2)  There is just too much personal opinion involved in recommending a particular ski.  This became especially apparent when I asked my local shop about tuning my skis and what would be best.  The answer I got was:  "Here is how we tune skis.  If you don't want that tune (including detuned fore & aft), then go elsewhere.  They seem to think we are to just do what the doctor tells us without question. 

3)  Until somebody has seen me ski I have trouble believing that they understand my needs.   A 60 second description of my skiing style and abilities just doesn't cut it -- especially since I am 65 and the clerk has already made up his mind how I ski before I even open my mouth...

 

So, I stick to my own advice -- and when buying Kastles, I figure I can't go too far wrong.

Given that you like Kastles, it probably doesn't make any difference but pretty sure that Seven Springs has an annual demo day sponsored by a local ski shop in early January.  You're in Pittsburgh, right?

 

Really depends on the shop.  I've found that the shop that does an annual demo weekend at Massanutten (northern VA) has someone who knows the skis they sell pretty well.  Of course, not all the staff are that knowledgeable.  The selection is geared towards people who ski the Mid-Atlantic but also take a trip or two out west so they have more all-mountain skis than you might expect.

post #36 of 50
Quote:
Originally Posted by GeorgeBMac View Post
Essentially, when they sell they selling what is on their shelves rather than what is best for me.

I have seen some, nay too much, of that too.

Yeah, you can't go too far wrong with the current Kastle skis.  Whomever bought the name this time around and started producing skis with the Kastle name did it right (not like before).  Just have to choose the right one for you conditions, and then for maximum enjoyment (if you haven't already done so) learn to ski it the best way.  :)

post #37 of 50

Step 1) Buy a ski from some indie make that's completely new to me, without any possibility to demo, because there's a 20+ page thread about the ski on TGR and it sounds awesome.

Step 2) Get the tour layup because I tour all the time (not really).

Step 3) Wait until conditions are perfect and get about 2 days on the ski.

Step 4) Decide that I don't like the ski as much as I thought, because it's not damp or stiff enough, and throw it up on gear swap for $200.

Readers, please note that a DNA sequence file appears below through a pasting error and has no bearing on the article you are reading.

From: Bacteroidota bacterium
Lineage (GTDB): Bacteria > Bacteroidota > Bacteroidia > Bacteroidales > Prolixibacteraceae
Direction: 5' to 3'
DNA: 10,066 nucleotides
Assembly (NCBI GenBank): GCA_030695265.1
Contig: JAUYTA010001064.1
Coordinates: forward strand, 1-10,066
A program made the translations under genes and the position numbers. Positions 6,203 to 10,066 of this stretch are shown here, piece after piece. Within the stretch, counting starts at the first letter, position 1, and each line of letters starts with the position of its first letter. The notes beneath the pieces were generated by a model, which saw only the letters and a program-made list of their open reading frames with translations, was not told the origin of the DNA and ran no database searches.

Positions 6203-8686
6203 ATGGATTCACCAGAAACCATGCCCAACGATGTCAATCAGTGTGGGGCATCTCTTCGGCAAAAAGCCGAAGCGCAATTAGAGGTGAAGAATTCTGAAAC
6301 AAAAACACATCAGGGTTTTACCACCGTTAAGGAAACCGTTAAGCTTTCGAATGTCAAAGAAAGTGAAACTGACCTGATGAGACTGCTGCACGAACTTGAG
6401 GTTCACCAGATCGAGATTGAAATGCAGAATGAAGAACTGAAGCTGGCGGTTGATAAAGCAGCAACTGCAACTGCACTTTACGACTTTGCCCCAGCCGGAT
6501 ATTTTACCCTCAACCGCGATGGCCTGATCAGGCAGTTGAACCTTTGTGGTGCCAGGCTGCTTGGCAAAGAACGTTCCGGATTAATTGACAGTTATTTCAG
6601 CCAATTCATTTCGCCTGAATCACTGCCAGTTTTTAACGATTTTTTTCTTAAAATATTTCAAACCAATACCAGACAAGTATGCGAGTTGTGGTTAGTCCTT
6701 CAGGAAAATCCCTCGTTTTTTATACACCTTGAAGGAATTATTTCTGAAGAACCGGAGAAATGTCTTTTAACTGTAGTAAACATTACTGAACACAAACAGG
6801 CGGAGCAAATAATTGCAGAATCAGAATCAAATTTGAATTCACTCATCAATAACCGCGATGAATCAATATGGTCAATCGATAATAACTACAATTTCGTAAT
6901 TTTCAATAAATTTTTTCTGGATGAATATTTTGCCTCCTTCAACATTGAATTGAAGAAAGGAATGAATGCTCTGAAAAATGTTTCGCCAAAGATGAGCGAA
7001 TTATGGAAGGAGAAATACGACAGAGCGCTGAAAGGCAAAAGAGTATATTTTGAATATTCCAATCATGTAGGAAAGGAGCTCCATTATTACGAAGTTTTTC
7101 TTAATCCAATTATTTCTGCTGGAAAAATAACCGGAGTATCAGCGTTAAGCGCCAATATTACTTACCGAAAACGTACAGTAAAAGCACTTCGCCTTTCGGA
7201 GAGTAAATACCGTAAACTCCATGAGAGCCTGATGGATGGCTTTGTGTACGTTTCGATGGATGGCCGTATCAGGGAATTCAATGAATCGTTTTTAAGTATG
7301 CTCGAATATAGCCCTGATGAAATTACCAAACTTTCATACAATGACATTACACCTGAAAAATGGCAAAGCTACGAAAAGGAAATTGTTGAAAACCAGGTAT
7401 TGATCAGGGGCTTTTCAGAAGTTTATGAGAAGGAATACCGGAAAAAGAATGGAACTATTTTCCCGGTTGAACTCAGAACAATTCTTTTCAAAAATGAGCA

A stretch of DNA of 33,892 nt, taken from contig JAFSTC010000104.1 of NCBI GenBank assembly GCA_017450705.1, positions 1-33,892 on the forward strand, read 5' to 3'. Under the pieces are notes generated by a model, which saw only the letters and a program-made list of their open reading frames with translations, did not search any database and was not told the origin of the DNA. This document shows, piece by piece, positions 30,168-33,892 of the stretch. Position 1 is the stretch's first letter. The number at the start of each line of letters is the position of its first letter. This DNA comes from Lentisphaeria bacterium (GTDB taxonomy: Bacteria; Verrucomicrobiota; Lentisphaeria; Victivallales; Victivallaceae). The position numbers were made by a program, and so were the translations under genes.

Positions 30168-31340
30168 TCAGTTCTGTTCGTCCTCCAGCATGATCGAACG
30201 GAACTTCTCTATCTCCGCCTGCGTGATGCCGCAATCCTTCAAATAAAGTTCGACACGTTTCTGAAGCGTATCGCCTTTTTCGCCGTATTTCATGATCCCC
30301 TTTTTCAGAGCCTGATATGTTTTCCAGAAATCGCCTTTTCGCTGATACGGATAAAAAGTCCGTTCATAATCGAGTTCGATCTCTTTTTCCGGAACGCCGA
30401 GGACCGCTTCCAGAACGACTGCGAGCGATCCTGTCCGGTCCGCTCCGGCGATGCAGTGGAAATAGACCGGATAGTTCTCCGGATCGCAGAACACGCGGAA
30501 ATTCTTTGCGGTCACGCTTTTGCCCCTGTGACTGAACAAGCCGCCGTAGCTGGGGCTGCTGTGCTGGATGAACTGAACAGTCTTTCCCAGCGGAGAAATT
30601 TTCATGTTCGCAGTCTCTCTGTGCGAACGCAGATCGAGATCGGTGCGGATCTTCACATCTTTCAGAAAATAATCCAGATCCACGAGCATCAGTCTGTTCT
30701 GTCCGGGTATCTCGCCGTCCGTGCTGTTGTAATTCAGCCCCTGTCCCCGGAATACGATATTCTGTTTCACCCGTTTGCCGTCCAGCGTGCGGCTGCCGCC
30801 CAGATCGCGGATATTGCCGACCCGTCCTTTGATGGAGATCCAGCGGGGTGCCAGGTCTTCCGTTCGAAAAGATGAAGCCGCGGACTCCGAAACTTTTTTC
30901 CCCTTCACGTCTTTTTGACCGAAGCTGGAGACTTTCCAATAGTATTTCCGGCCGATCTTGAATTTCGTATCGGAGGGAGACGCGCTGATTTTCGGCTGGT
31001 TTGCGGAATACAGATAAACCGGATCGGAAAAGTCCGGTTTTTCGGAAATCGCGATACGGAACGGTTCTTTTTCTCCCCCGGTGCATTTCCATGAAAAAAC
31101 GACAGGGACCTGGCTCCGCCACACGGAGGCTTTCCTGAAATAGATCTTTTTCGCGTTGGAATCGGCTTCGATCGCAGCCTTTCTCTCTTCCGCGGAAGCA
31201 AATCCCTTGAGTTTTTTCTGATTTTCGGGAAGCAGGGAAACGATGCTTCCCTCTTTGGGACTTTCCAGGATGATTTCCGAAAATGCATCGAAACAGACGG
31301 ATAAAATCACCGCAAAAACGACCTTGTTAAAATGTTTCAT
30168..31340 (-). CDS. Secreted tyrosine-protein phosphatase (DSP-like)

Step 5) Go back to skiing my OG LPRs circa 2006.

Step 6) Repeat.

post #38 of 50
Quote:
Originally Posted by sibhusky View Post


I think locally that issue led to a huge reduction in the numbers of skiers on K2.

 I think you are dead-on but they were really the first major brand to go this route so it was high on the public's radar. Others have followed with little fuss.  I don't think the public perception is that they want to own K2 but won't buy due to production in China.  I do think that if they moved production to some other country like USA, Slovakia or Italy (a country where the production is "considered" high-quality) and marketed it as a "new" brand, they would have a better chance at the public taking them more seriously.  

post #39 of 50

I'll start with magazine and on line reviews.  Then I'll ask for input from people I ski with, both friends and instructors.  Finally, I look for good guidance from the sales people.  I like to purchase from shops near the mountain I ski so I can describe the trails and conditions that I ski and they can know exactly what I'm talking about and give good guidance as to what ski(s) would be the best choice given my priorities.

 

I really like the IDEA of demoing, but it has not really been the answer for me.  When I have demoed on demo days, it's only been a couple of runs and the terrain and conditions have been limited.  The greater limitation in my mind is that when taking a demo ski out I am demoing the tune as much as the ski.

post #40 of 50

Quote:

Originally Posted by hrspear View Post

 

I really like the IDEA of demoing, but it has not really been the answer for me.  When I have demoed on demo days, it's only been a couple of runs and the terrain and conditions have been limited.  The greater limitation in my mind is that when taking a demo ski out I am demoing the tune as much as the ski.

 

This is why I've focused on the two big early season (national tour) demo days here in Colo. front range:  the one at Loveland (Christy's) and the one at Keystone (CO Ski and Golf).  These are both part of the annual early season ski rep tour, with big brand reps prepping and describing their own ski lines.  These guys offer new skis near-perfectly tuned, thus eliminating most of the problems with demoing from ski or demo shops, where tunes can be haphazard or non-existent.  The reps also know their stuff.  

 

But demoing still has the limitations you describe, hrspear View Post   

post #41 of 50
Quote:
Originally Posted by hrspear View Post

I'll start with magazine and on line reviews.  Then I'll ask for input from people I ski with, both friends and instructors.  Finally, I look for good guidance from the sales people.  I like to purchase from shops near the mountain I ski so I can describe the trails and conditions that I ski and they can know exactly what I'm talking about and give good guidance as to what ski(s) would be the best choice given my priorities.